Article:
On Aug. 5th, LaTroy Hawkins -- baseball’s old player -- saved his first game for the Toronto Blue Jays since being traded to Canada on July 27th with Troy Tulowitzki for Jose Reyes and three top notch right-handed pitching prospects. Then "Black Ace" David Price came through double-digit fanning and as usual, Hawkins was the overlooked difference maker in baseball news that week.
Hawkins who turns 43 in December, has never been one of the best pitchers in the game. He's never really been in a long-term relationship with a team since leaving his first love Minnesota. He's a rolling stone. He's played for 11 teams in his 21-season career, and with a save against the Twins, became the 13th major league pitcher to record a save against all 30 teams. He's expected to help booster a Blue Jays bullpen that has some flaws.
You have to play a long time and still be a viable option out of the pen in your twilight years to accomplish that rare feat. Doing mop up duty is not going to get you a save. Hawkins has never been a superstar and to tell you the truth, he was awful as a starter in his early years and his closing was suspect too. He’s the epitome of a baseball grinder; those unimpressive players (especially pitchers) who go under the radar but are essential pieces to any baseball team.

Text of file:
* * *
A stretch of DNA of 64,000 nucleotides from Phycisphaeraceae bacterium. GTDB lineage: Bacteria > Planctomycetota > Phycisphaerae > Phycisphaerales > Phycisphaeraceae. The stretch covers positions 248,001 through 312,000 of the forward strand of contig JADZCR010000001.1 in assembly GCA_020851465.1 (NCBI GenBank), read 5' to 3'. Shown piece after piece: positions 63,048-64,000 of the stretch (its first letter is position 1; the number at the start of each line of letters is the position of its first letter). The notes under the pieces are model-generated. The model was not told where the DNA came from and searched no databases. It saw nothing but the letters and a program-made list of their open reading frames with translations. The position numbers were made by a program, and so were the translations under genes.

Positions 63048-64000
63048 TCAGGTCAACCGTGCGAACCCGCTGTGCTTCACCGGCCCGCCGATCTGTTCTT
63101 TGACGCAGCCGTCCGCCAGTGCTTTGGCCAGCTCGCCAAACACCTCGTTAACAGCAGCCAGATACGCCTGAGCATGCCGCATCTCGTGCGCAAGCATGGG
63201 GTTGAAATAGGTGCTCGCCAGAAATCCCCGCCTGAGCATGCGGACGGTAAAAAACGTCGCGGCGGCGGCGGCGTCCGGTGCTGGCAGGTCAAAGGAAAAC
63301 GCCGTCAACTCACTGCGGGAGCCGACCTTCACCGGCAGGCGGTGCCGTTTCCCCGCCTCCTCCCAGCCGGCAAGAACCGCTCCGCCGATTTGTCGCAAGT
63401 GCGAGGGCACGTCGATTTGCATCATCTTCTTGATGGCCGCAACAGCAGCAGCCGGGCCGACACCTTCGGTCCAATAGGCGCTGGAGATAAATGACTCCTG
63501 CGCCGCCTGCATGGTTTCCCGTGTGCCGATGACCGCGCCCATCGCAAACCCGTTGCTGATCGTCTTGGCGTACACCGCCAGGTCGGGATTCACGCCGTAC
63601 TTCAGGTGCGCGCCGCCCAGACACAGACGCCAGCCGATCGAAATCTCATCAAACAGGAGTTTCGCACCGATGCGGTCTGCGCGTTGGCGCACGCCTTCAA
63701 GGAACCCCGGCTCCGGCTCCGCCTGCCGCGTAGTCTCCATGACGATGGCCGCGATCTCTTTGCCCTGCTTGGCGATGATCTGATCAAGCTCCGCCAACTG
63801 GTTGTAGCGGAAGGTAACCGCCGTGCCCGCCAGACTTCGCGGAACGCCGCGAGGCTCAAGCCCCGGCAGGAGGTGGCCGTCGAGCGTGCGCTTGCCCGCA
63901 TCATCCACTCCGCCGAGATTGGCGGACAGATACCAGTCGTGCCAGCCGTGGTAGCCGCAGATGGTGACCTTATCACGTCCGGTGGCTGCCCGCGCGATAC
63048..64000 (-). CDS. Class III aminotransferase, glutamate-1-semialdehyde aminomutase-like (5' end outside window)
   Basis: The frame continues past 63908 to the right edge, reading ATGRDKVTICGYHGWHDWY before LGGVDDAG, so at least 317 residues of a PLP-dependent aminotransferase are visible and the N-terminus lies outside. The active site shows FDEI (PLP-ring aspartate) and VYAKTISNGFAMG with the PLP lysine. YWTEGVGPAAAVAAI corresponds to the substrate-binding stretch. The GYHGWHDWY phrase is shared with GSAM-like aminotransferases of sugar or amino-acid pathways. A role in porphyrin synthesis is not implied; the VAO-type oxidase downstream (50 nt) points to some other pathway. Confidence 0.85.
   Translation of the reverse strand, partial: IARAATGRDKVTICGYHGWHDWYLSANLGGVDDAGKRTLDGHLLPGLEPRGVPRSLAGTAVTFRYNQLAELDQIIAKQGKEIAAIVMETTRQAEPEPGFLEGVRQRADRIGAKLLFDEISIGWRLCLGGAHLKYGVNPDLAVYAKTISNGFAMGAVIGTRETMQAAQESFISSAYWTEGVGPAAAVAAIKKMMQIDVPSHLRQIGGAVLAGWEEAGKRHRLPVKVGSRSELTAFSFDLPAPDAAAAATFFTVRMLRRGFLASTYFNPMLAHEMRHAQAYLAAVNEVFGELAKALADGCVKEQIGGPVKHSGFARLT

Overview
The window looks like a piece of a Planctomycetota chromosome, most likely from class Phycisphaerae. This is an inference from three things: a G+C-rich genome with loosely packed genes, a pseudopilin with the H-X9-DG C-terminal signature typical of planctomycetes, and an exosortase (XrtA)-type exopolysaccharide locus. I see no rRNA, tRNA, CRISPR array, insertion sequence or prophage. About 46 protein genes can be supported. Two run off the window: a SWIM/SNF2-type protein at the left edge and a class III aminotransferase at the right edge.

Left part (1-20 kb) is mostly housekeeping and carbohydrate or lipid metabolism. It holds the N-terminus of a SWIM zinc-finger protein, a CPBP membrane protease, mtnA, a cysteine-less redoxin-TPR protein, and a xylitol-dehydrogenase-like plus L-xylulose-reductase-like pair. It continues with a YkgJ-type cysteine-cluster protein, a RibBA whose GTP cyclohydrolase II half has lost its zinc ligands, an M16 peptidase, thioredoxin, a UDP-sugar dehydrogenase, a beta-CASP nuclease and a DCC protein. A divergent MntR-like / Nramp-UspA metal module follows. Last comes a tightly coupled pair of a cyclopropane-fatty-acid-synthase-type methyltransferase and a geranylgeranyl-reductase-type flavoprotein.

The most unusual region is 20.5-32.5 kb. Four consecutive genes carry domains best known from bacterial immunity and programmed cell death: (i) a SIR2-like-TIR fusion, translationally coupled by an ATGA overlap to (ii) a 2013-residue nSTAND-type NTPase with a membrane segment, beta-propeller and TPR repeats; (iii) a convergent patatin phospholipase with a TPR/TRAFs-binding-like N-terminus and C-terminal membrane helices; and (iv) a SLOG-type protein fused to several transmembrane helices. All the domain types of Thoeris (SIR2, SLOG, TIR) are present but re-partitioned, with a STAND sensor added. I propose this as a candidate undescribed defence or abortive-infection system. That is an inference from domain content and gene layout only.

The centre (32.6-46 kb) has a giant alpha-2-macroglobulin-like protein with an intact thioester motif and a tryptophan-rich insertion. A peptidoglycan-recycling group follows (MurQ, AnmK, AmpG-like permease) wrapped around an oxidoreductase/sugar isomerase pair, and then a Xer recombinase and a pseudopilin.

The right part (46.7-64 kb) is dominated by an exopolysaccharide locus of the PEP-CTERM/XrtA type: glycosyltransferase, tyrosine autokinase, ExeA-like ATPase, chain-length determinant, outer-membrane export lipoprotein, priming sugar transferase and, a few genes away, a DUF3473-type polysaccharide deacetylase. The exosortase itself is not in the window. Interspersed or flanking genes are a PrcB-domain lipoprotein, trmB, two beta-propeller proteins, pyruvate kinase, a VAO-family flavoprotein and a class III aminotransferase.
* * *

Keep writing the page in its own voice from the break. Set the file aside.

Hawkins kicked off his MLB career in 1995 with a disgusting start against the Baltimore Orioles, where he surrendered seven earned runs in only 1 ⅓ innings of live action. He went on to get lit up for 29 runs in 27 innings that season. In 96’ he gave up 24 runs in 26.1 innings. He bounced back and forth between the minors and majors until 1998, when he was finally inserted into the Twins rotation, seven years after they drafted the three-sport baller out of Gary, Indiana.
Hawkins immediately displayed the workhorse fashion that has allowed him to last two decades as a pro by leading the team with 33 starts. But he also led the team in most runs allowed (126), walks (70) and had the worst WHIP among Twins starters (1.53).